For those of you who have been following the developments of Give Something Back (and there’s been a lot of development!), you may have heard me remark that as we select students for our college scholarship program, we are giving special consideration to those who have an incarcerated parent — a large yet often voiceless group of kids.
There are an estimated 2.7 million children in the United States who have a parent in jail, and about 10 million kids endure losing a parent to incarceration during their lifetimes, according to the Pew Research Center.
I mention in my book, Working Class to College, that while precise statistics on the well-being of these children are difficult to pin down, experts note that kids with a parent in jail — or parents who are unable to care for them — face obstacles that are often more severe than those who lose a parent to death or divorce. Besides experiencing the trauma of an arrest — many parents are handcuffed in the presence of their children — these kids typically endure financial struggle, a lack of guidance, a measure of stigma and a sense of shame.
My own father, a man I remember being filled with rage and whiskey, spent time behind bars in at least two states, although I was not a child at home at the time.
These are kids who haven’t done anything wrong. They are simply victims of their parents’ actions and circumstances.
Not surprisingly, growing up with an incarcerated parent can take a toll on a kid’s future. Among children with an incarcerated father, as few as 13 percent will graduate from any kind of college, according to a 2013 report by the American Bar Association and the White House. For kids with a mother behind bars, the report found, the rate of college graduation is between 1 and 2 percent. We don’t know of a group of American children with less of a chance to graduate from college due to no fault of their own.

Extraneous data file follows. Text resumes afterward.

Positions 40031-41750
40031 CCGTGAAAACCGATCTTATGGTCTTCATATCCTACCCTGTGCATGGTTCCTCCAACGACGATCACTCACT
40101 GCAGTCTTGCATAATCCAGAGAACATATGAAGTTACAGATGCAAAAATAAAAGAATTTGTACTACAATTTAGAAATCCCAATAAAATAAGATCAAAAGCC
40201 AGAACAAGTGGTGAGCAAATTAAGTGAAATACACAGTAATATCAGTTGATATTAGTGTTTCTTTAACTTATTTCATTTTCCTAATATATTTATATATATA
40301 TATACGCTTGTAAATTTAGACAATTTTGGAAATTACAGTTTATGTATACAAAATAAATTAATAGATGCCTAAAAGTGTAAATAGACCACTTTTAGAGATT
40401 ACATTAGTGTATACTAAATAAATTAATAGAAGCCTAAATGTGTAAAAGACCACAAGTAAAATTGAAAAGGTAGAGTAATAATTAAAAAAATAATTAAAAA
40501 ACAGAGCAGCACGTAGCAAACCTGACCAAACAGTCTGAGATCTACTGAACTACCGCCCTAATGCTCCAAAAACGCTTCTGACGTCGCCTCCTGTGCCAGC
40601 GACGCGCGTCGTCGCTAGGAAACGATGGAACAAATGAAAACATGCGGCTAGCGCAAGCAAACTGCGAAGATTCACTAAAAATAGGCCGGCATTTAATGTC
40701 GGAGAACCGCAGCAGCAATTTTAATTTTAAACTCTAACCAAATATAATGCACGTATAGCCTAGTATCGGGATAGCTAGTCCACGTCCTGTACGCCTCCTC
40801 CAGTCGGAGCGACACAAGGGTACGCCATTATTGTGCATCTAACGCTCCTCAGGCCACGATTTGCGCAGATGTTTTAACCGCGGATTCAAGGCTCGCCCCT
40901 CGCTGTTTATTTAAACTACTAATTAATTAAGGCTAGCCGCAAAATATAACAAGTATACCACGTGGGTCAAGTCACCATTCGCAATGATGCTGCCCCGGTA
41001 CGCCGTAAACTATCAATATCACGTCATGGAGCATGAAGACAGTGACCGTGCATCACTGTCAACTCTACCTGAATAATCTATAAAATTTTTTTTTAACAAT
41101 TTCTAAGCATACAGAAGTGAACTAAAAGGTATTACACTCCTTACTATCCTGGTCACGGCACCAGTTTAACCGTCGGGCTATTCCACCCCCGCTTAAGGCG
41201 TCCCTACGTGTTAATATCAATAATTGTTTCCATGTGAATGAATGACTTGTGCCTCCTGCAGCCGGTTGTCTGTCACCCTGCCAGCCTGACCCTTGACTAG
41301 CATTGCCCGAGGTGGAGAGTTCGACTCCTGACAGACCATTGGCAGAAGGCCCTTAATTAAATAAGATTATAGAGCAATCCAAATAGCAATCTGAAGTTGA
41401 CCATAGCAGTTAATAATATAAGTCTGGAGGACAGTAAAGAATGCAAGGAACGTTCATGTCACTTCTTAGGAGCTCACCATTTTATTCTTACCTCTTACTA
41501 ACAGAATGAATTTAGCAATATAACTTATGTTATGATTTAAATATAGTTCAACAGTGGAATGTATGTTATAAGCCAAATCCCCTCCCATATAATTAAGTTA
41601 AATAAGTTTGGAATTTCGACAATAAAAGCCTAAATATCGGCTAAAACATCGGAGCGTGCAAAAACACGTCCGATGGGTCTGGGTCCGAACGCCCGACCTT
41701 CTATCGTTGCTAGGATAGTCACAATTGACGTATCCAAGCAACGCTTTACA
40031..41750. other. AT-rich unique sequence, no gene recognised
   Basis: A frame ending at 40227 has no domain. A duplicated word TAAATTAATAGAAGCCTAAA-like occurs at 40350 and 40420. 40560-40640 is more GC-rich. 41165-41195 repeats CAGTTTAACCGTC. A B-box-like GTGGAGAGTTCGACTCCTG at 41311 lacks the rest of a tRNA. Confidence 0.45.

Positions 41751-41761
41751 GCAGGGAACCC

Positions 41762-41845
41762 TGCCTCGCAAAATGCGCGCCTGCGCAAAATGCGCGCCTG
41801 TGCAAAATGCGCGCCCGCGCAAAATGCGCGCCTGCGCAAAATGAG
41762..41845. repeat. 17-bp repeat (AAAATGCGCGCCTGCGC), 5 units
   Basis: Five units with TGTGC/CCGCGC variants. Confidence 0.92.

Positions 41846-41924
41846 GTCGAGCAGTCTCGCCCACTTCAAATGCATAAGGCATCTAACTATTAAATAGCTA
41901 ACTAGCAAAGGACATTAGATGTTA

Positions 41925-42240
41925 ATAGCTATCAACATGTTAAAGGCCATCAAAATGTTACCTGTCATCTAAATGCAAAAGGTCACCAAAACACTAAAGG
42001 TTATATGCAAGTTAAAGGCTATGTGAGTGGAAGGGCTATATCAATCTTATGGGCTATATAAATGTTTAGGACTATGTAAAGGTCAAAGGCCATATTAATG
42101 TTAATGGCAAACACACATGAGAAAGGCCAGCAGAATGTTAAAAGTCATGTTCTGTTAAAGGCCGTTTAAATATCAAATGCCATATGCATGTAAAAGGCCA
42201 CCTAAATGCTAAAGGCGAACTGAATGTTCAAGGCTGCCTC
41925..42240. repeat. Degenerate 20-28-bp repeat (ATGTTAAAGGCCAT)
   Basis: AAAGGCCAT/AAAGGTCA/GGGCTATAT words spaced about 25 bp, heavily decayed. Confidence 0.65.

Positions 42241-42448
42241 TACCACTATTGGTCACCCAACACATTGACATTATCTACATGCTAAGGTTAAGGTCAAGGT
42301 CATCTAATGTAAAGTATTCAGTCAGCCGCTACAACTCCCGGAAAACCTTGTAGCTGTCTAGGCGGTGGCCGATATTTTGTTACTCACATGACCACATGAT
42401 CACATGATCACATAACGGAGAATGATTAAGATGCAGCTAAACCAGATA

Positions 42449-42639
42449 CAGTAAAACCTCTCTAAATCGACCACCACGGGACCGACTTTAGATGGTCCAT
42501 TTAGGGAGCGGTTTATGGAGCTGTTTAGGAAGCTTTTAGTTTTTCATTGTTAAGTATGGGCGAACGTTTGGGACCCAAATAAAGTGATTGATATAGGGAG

At Give Back, we believe strongly that education is the primary key to lifting kids out of bad situations, which is why we are devoting significant resources to helping children whose parents are or have been behind bars.
To help send some of these kids to college, we’ve partnered with the Osborne Association, an organization that works with incarcerated or formerly incarcerated people, their children and families. This fall, two Osborne students are going to Mercy College, our first partner college in New York state.
In addition, our scholarships are helping 14 children of incarcerated parents attend college this year through our New Jersey program. Six of these students will be starting at Rowan College at Gloucester County and eight are going to Rowan University. One of these remarkable students was honored as valedictorian of her high school.
I’m grateful and excited to be able to give these kids the opportunity to transform their lives. We want to give them hope — hope that life will get better. Hope that they can dream, and that their dreams can come true.
Just as mine did.